A digital value for any given relative position of the emitter array 16 (FIG. 3) with respect to the detector array 18, is produced in the following manner: (i) analog voltage signals produced by the analog voltage generators 21 (FIG. 6) are supplied to the emitter fingers 17 to thereby induce a charge on each detector of the detector array 18, (ii) the charge on each detector 18 corresponds to a voltage that is converted to a digital signal which is then stored in the memory 26 (FIG. 4) (as noted earlier, when the magnitude of each digital signal is graphically charted, the signals represent a detector waveform FIG. 7! where each point of the waveform is represented by the corresponding digital signal of each detector in the array), (iii) a template generator 32 (FIG. 4) selectively generates a number of digital signals equal to the number of digital signals of the detector array 18, for use in correlating with the detector array digital signals to ultimately ascertain relative position of emitter array with respect to the detector array (note that when the magnitude of each digital signal is graphically charted, the signals represent a template waveform FIG. 8! with each point of the template waveform corresponding to a point in the detector waveform), (iv) a multiplier 36 (FIG. 4) multiplies each digital signal of the template waveform with each corresponding digital signal of the detector waveform and the products from each multiplication are summed by the accumulator 40 (FIG. 4)to produce a correlation result, (v) another set of digital signals is generated by the template generator 32 (FIG. 4) and multiplied with the digital signals of the detector and products summed to obtain another correlation result, the cycle being repeated until a particular correlation result is found, and (vi) when the particular correlation result is found, the template waveform used to produce the particular result provides an indication of the relative position of emitter array and detector array, as desired. This indication is a digital value (represented by the template waveform in question) which is then stored for read out or other use.
FIG. 7 shows one possible detector waveform that could be generated by the charge distribution to the array of detectors 18. The X-axis represents the detector number and the Y-axis represents the integrated charge (voltage or detector value) on the detector. Very characteristic of the waveform is that it is periodic. The periodicity of the detector waveform is a direct result of the vernier relationship that exists between the fingers of the emitter array 16 (FIG. 3) and the detectors in the detector array (FIG. 3). Although the graph of FIG. 7 illustrates exactly 64 detector voltage values, this is only a preferred embodiment and a different number of detectors could be used in the present invention. In addition, it is not essential to the present invention that the waveform be sinusoidal, but a sinusoidal detector waveform is used in the remainder of the disclosure to represent a periodic waveform.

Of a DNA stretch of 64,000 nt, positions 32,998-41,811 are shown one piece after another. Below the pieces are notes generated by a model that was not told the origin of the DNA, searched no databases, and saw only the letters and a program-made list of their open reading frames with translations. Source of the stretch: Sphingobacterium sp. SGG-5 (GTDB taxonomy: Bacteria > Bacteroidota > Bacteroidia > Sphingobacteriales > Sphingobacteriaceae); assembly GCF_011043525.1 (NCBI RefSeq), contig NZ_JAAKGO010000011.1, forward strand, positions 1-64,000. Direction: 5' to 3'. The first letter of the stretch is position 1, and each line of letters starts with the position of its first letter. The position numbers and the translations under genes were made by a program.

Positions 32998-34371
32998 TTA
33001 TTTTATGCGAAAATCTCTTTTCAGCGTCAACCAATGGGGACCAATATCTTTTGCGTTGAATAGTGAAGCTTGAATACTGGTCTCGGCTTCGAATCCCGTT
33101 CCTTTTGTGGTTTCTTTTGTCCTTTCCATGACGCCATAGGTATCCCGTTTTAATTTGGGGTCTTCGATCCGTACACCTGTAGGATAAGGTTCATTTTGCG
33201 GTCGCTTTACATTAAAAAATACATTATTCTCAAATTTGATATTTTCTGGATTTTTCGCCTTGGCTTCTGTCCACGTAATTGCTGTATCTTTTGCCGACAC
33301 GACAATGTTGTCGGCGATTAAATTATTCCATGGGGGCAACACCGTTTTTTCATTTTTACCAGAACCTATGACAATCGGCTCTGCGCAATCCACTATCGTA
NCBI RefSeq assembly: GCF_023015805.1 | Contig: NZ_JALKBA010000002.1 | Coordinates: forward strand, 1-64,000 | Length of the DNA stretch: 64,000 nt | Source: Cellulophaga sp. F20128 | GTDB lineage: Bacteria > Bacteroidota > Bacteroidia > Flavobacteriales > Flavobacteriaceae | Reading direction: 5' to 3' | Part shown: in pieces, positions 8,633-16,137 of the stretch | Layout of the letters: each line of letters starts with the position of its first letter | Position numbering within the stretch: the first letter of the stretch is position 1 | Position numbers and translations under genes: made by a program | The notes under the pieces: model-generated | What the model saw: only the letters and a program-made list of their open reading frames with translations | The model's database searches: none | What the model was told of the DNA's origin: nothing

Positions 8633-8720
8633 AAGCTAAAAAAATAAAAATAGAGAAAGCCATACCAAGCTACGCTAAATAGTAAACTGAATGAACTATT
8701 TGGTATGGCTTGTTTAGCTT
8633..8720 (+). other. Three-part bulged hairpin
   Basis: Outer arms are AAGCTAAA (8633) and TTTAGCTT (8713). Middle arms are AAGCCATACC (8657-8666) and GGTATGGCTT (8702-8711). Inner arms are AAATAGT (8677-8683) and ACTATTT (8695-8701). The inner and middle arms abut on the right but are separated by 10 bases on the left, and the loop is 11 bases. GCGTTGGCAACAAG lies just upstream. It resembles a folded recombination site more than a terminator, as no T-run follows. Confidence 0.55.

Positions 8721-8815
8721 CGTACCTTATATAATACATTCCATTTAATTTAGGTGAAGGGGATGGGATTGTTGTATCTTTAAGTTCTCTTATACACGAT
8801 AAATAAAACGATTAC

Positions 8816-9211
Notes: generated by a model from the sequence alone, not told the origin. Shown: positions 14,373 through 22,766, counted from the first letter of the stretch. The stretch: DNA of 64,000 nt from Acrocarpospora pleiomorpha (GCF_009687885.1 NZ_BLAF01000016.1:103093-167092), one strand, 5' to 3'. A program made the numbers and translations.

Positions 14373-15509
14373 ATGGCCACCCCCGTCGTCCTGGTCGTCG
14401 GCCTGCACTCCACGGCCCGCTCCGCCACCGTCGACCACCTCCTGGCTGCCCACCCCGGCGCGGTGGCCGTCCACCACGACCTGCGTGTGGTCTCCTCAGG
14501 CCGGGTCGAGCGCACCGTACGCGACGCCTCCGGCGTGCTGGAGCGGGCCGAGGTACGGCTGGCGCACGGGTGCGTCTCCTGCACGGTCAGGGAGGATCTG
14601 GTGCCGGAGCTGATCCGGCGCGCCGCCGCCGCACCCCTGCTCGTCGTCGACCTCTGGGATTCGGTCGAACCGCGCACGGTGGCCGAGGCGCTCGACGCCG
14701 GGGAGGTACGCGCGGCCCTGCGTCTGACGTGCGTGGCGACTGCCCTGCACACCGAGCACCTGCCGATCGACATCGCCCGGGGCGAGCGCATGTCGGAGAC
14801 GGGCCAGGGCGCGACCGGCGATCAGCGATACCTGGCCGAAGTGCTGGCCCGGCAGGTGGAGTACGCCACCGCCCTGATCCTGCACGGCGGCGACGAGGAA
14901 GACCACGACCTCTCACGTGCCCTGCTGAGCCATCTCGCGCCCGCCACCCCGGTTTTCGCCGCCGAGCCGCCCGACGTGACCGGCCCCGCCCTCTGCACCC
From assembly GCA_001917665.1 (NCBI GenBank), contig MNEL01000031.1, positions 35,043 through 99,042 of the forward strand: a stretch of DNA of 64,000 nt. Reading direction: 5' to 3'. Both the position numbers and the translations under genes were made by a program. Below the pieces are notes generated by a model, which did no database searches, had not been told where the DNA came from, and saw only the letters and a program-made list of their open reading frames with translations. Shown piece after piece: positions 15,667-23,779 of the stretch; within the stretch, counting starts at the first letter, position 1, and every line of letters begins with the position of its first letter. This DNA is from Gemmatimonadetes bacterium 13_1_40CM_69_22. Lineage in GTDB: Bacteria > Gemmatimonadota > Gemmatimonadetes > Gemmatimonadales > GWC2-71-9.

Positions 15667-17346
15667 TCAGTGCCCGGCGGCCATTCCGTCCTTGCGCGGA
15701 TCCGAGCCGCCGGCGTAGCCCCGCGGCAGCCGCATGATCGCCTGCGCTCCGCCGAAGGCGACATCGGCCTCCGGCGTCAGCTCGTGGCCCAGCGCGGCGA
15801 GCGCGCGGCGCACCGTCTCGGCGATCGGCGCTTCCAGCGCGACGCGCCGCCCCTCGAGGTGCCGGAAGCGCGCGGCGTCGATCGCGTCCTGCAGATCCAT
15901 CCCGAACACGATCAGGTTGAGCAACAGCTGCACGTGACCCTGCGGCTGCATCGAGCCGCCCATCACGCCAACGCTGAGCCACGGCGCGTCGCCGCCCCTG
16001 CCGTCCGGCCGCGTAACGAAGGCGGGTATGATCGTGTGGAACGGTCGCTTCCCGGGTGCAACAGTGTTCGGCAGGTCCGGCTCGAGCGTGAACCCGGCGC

FIG. 8 illustrates a template waveform that represents the magnitude of each of the signals that are generated by the template generator 32. In a preferred embodiment, the template waveform is a sawtooth waveform. Although other waveform embodiments are possible, the template waveform produced by the template generator has several required characteristics:
1. There is a one-to-one correspondence between the number of detectors and the number of elements in the template, i.e., 64 detector values require 64 template element values.
2. The progression of each subsequent element from the previous element follows a uniform progression.
3. The sum of the template values for each and every template waveform is zero.
4. There are a multiplicity of sets of template values such that for a 15 bit sensor there are 215 (i.e., 32,768) different and unique sets of template values.
5. Each unique set of template values can be determined from a single starting point, which is the y-intercept of the template waveform. This starting point can also be thought of as the "phase" of the template.
6. The template waveform is periodic and possesses the same period at the detector waveform.
Once a set of template values has been produced by the template generator, it is possible to correlate the template waveform with the detector waveform. This is done using the multiplier 36, accumulator 40, and register 44 shown in FIG. 4. The correlation is computed by summing the products of each detector value and each template value. This function can be represented symbolically by the following equation: ##EQU1## where detector(n) represents the "n" detector value and template(n) represents the "n" template value and the products are summed from 0 to (n-1).